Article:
Legislation currently being considered before the state assembly would give certain judges the authority to fine jurors whose internet use puts the integrity of a trial in question. What's more, the Associated Press reports that going forward, being an internet addict might be enough to get you bumped from a trial.

Paula Hannaford-Agor, Director of the Center for Juries Studies at the Nation Center for State Courts, suggested that those who can't help themselves from accessing the internet may just be sent home. “If you have an internet addict who just can't psychologically stop, you may want to excuse that person,” she explained to the AP.

As noted by the AP, a 2011 state law means that "improper electronic or wireless communication or research by a juror" is already punishable with a contempt charge. However, that was rarely done as it is a bureaucratically time-consuming process, and so the new legislation would lower the barrier for censuring jurors.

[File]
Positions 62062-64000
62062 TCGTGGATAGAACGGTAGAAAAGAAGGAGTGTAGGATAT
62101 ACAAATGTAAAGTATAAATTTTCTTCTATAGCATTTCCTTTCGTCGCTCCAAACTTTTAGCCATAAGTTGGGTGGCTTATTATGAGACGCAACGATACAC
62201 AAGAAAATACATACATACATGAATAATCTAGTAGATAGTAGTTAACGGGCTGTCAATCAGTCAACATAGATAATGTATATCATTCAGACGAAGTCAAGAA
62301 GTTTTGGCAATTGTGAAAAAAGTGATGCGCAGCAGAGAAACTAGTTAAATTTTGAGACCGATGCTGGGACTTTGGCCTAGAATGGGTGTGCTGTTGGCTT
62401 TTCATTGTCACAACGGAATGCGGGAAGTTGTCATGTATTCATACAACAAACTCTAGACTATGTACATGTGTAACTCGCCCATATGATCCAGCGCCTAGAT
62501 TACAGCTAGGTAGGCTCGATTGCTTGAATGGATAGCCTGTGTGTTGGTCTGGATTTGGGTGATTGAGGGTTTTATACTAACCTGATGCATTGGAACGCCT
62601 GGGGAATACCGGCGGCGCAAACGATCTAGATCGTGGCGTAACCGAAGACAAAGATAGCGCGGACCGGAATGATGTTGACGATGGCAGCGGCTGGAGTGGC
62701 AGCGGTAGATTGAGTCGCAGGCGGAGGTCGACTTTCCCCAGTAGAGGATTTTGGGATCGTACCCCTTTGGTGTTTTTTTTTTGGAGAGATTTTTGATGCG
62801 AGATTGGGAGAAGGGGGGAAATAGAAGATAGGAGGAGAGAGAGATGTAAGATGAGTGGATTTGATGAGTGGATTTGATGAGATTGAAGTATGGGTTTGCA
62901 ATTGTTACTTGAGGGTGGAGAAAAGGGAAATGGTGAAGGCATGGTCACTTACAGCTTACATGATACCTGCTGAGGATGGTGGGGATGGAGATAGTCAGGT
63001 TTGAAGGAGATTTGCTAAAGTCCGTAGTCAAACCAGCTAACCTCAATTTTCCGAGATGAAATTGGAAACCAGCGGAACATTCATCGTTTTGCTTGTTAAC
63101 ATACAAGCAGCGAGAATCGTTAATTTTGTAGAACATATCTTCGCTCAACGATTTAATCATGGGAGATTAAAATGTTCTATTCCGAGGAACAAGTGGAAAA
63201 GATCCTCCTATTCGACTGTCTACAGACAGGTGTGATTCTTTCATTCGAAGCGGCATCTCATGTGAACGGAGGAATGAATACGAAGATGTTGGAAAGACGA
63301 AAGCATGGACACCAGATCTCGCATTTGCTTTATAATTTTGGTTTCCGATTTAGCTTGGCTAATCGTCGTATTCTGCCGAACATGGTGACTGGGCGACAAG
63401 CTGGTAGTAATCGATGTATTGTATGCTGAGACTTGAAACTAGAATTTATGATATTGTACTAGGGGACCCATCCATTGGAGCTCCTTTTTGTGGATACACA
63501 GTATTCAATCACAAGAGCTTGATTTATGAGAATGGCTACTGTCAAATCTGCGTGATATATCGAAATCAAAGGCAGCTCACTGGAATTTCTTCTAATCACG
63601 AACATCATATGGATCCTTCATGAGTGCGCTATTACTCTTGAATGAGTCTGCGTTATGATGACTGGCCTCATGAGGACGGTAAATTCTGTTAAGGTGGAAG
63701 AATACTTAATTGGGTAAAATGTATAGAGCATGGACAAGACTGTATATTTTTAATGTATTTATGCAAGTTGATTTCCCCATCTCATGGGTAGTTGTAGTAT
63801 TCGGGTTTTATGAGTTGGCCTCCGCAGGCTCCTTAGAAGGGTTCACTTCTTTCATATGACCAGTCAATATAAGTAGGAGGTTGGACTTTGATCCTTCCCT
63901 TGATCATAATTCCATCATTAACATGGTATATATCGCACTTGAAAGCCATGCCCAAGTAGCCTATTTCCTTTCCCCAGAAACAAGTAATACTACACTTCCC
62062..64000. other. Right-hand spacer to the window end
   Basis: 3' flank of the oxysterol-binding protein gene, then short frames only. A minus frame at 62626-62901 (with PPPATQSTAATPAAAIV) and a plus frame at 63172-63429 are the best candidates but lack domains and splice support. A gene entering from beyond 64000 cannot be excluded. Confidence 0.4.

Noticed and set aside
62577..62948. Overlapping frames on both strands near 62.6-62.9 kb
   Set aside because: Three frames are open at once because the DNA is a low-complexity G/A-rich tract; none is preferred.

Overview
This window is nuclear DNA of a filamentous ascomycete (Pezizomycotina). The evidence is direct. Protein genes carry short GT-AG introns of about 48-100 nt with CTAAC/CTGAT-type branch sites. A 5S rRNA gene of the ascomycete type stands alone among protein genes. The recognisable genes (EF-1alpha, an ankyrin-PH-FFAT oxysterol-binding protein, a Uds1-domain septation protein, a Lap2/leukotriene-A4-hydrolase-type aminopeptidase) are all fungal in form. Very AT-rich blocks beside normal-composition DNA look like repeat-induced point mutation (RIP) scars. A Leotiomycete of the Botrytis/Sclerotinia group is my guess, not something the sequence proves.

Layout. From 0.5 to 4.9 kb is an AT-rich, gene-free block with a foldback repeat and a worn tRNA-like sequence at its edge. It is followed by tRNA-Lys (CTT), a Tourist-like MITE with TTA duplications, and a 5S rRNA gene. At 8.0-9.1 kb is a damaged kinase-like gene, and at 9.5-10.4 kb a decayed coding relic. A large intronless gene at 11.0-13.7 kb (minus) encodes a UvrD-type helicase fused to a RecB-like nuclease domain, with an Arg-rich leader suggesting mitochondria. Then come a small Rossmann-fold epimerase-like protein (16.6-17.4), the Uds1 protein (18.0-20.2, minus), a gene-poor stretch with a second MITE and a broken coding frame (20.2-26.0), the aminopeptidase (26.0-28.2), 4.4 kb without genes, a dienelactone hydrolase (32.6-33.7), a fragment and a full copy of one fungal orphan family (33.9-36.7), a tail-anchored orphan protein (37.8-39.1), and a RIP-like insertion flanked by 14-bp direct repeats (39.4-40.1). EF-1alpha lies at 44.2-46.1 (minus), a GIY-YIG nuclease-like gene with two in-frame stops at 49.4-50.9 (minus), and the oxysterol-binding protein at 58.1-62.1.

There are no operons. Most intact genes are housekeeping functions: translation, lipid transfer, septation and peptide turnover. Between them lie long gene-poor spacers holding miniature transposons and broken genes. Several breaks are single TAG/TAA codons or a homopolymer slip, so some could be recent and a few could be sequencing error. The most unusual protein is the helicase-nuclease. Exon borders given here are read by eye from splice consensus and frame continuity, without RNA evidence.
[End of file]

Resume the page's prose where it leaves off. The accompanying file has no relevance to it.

"It's disruptive of the judicial process, and there ought to be a fairly simple and convenient way for a judge to sanction a juror based on the order that the judge has given,” Assemblyman Rich Gordon (D-Menlo Park), who authored the legislation, explained. Fines could be as high as $1,500 for any juror that looks up information about the case online, or who otherwise engages in inappropriate digital activity.

If passed, the new law will first undergo a five-year pilot program in selected areas throughout the state.

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